Sweeping Changes Coming to Retirement and Job Security

Jan 20, 2017


Rep. Jason Chaffetz, R-Utah, chairs the House Oversight and Government Reform Committee. He has big plans once President-elect Donald Trump takes office. He says he can focus more on the ‘reform’ part of his job since a republican will be in office. Below are some of the plans he has for federal workers.

One of his top agenda items will be to focus on legislative changes such as eliminating defined-benefit pensions for new federal employees and making it easier for agencies to dismiss employees accused of sexual misconduct.

He said his committee will push to move that new federal hires receive only a defined-contribution benefit, like the Thrift Savings Plan. He still needs to “work out the math” as to whether those employees would receive a more generous contribution toward the TSP to make up for the loss of pension, but did promise a “healthy” match from agencies. Now who really knows what a “healthy” match is in this case.

Chaffetz has also promised to protect employees already vested in their pensions saying that he didn’t want to scare an employee already on the job and it would be “difficult” to go after existing workers’ retirements. He has spoken to House Speaker Paul Ryan, R-Wis, but he hasn’t worked out an avenue for the reform yet.

Rep. Gerry Connolly, D-Va of the oversight committee, said his party would “resist and fight back” against any effort to lessen federal employees’ compensation. “It’s a cynical, destructive, and dishonorable way to approach civil servants who work awfully hard for the government every day.”

Chaffetz said his committee is also considering ways to shrink the size of the federal workforce. Republicans are “looking at” legislation to require 2-3 federal employees to leave before agencies could hire one new worker. He vowed to avoid a past issue where reductions in workforce have led to more contracted work, contradicting their intentions. He has also said that there are a lot of good quality workers but there are too many of them.

The committee will also make a clearer definition of what constitutes sexual harassment and assault for federal workers. Currently, it varies from agency to agency. The goal is to make rules for them to be dealt with in a much quicker manner. Chaffetz expressed a wariness of pursuing across the board reforms to federal hiring procedures, saying he would prefer to tackle the issue at individual agencies or regarding particular issues. He also wants Congress to pursue changes to the way agencies handle Senior Executive Service employees separately from the rest of the federal workforce. The committee will look at expediting terminations of SES workers at the Department of Veterans Affairs. He notes current laws provide far too much leniency for federal employees.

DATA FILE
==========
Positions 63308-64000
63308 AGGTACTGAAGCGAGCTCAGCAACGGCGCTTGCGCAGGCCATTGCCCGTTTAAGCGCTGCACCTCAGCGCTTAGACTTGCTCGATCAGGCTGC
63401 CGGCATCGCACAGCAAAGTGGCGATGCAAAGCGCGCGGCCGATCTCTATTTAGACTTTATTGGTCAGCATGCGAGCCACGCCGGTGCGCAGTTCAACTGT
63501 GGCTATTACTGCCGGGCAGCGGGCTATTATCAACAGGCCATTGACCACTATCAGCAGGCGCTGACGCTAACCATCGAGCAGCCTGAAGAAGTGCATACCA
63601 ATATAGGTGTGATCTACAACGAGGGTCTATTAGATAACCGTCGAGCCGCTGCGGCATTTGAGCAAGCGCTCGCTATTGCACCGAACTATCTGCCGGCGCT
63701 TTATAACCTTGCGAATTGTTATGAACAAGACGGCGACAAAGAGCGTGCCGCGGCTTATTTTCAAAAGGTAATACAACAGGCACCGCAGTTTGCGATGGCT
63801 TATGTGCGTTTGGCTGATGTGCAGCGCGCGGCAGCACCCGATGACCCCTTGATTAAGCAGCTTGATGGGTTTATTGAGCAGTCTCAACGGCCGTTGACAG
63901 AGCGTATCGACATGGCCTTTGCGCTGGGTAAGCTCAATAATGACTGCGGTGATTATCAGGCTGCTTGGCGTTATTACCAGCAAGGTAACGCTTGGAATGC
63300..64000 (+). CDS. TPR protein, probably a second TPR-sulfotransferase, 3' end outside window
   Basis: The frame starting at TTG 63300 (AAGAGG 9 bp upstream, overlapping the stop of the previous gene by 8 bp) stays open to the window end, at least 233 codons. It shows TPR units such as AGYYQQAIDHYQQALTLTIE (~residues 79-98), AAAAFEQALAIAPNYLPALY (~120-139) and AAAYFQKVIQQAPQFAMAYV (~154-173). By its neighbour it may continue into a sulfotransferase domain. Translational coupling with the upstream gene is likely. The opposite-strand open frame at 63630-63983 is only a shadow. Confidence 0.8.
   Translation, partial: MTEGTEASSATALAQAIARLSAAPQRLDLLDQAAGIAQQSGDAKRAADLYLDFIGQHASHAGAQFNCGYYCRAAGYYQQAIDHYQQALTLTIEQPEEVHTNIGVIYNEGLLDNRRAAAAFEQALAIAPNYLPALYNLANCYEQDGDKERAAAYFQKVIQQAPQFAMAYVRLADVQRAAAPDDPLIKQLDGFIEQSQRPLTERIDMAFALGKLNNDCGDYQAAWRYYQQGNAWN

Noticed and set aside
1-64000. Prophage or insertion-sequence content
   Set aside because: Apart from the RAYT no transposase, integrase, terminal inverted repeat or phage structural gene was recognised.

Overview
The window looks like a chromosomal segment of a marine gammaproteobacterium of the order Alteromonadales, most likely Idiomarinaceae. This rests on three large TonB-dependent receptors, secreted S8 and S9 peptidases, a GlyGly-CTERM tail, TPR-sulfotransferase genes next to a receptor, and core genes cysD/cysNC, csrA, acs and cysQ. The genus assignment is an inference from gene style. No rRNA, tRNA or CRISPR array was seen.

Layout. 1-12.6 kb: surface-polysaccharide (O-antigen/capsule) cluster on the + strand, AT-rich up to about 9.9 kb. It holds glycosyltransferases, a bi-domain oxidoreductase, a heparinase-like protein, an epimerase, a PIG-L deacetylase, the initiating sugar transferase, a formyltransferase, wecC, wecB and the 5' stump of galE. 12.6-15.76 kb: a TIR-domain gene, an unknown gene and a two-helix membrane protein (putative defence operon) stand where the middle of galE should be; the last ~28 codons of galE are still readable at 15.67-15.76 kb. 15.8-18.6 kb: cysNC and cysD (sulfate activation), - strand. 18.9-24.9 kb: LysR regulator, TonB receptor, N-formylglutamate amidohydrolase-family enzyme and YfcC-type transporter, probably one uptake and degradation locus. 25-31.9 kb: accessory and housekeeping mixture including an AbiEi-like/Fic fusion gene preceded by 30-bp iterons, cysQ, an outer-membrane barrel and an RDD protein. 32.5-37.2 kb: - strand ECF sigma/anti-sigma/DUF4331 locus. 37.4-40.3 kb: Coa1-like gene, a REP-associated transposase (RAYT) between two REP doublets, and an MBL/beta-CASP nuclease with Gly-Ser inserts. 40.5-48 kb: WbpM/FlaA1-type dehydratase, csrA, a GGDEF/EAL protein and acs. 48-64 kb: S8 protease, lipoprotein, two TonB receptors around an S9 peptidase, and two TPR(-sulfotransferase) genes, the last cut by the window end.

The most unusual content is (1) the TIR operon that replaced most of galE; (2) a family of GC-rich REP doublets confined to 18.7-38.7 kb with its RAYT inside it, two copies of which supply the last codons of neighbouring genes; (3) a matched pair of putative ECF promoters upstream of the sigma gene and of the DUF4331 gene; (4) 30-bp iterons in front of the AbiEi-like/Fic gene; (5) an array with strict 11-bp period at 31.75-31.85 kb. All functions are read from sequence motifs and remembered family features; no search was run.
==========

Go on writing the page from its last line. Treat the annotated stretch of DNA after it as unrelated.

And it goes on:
On the other hand, Connolly warned that the Republicans’ approach would undermine efforts to recruit a new wave of civil servants at a time when the federal workforce is disproportionately eligible for retirement, telling the party “you want to do everything in your power to make it a less attractive career path.” He went on to say, “Who is going to be motivated to work for the federal government?….Maybe that’s your intention.”

Added to all this, Chaffetz wants to reform the United States Postal Service. He will meet with cosponsors of this bill soon, including Gerry Connolly. It includes requiring all postal retirees to enroll in Medicare as their primary health insurance provider.

He also wants to push federal agencies to seek more opportunity to move their offices and employees outside DC. This could save the government a significant amount of money. About 15 percent of federal employees work in and around DC.

To end, he promised not to pursue exclusively trying to diminish and dismiss the federal workforce, noting there are some areas where Congress should boost compensation for government employees; for example, those working in IT positions.

Any new transition in Washington comes with changes and the promise of change. While we don’t know what exactly will happen, it’s important to be informed of these proposed changes. If you are thinking about leaving federal service now, we want you to be aware of all your options. Many federal employees don’t know about federal disability retirement. This is a benefit available to all federal workers who meet the eligibility requirements. You may qualify for it and not even know. If you think you fall under this, give our office a call and see if we can help you get the benefits you have earned. Call us at 877-226-2723 or fill out this INQUIRY form. The consultation is always FREE!

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